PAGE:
Complete streets work involves building alliances with a variety of stakeholders because transportation affects each of us differently.  So, we must ask ourselves, and one another: what brings you to the table and how can we work together to achieve our common goals?  We need to learn to be good partners, respect and acknowledge differences, listen to what matters to potential allies and seek ways to be mutually supportive.

Interested in becoming involved in a complete streets campaign in Florida? Contact phil.compton@sierraclub.org in the Tampa Bay area or britten.cleveland@sierraclub.org in Southwest Florida.  Even if you live outside of these locations, we can connect you with fellow transportation activists that may be active in your area. 



     The Sierra Club Green Transportation Campaign is working to launch a complete streets activist network that has the skills and knowledge necessary to build grassroots campaign in communities that need better access to safe, efficient, and clean transportation.  


Monday, December 3, 2012

Net Zero Headquarters Grand Opening

Ribbon cutting of new Florida Sierra Club headquarters in St. Petersburg held Dec. 3, 2012 in downtown St. Petersburg/ Photos by Marcia Biggs


By Marcia Biggs
Chair, Tampa Bay Group

The sun was shining on the canopy of photovoltaic solar panels that provide energy for the new Florida Sierra Club headquarters near downtown St. Petersburg today for the official grand opening of the new Net Zero building. It was a star-studded day filled with dignitaries, city and county officials, Sierra Club honchos from Washington DC, Atlanta and West Virginia and a retinue of community friends.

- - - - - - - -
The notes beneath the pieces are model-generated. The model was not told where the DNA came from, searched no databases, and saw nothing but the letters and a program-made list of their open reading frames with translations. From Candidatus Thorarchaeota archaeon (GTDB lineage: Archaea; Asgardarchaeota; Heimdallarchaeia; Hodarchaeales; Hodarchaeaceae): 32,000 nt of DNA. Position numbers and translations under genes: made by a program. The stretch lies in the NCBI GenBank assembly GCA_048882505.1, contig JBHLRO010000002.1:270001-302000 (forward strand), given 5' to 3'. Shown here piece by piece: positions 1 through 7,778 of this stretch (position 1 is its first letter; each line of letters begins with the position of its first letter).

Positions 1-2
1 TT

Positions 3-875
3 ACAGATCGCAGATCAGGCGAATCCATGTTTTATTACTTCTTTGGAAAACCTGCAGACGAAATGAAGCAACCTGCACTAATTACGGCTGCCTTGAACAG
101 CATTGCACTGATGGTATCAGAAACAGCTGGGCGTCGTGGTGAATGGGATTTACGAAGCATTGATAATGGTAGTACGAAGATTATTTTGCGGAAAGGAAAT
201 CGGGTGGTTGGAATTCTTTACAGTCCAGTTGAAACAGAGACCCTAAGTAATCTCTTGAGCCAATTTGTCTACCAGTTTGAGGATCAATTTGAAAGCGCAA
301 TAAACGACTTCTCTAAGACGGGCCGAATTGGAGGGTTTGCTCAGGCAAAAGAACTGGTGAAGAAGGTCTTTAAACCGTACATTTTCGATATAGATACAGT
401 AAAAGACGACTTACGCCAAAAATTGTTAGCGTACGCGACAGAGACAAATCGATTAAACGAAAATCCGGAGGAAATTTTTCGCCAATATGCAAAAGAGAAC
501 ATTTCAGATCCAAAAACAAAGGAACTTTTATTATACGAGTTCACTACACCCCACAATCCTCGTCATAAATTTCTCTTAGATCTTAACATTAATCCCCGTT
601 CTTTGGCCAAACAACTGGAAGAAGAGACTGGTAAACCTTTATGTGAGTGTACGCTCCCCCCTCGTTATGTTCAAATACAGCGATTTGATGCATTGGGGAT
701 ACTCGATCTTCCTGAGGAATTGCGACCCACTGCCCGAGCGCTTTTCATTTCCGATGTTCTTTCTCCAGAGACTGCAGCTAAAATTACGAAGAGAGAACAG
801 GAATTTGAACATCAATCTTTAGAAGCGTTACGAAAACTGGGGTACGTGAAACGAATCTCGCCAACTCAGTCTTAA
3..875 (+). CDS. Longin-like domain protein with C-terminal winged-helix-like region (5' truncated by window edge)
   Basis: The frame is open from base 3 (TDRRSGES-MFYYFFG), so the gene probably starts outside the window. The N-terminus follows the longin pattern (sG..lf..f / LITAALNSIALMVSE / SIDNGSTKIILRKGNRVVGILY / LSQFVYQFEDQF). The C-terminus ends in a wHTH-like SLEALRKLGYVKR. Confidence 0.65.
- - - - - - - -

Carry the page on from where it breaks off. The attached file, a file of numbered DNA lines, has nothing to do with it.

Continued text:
Hundreds gathered to celebrate this ground-breaking building which promises to create more energy than it consumes through solar panels, geothermal heat and AC, and tankless water heaters. The Sierra Club office also features cork flooring and recycled carpeting.  To see full details and photos of the building, click here.  For a complete story on the opening, including video clips, click here.

Let there be light... solar light!
Frank Jackalone
 "THIS PLACE ROCKS!"
Florida Sierra Club staff manager Frank Jackalone held court over the day's festivities, which included a powerful speech by Mary Anne Hitt, national director of Sierra Club’s Beyond Coal Campaign.  Sierra Club friend and nationally renowned photographer Clyde Butcher was also on hand to present the office with a large photograph depicting the Caloosahatchee River. Mayor Bill Foster thanked the Sierra Club and all those involved in bringing Net Zero to downtown St. Pete and urged the community to continue supporting clean, green energy.

Trisha Kirby and Karl Nurse


Clyde Butcher marvels over the teeny weeny video clips he is shooting.
Sierra Club Florida Chair Rudy Scheffer seems entertained, too.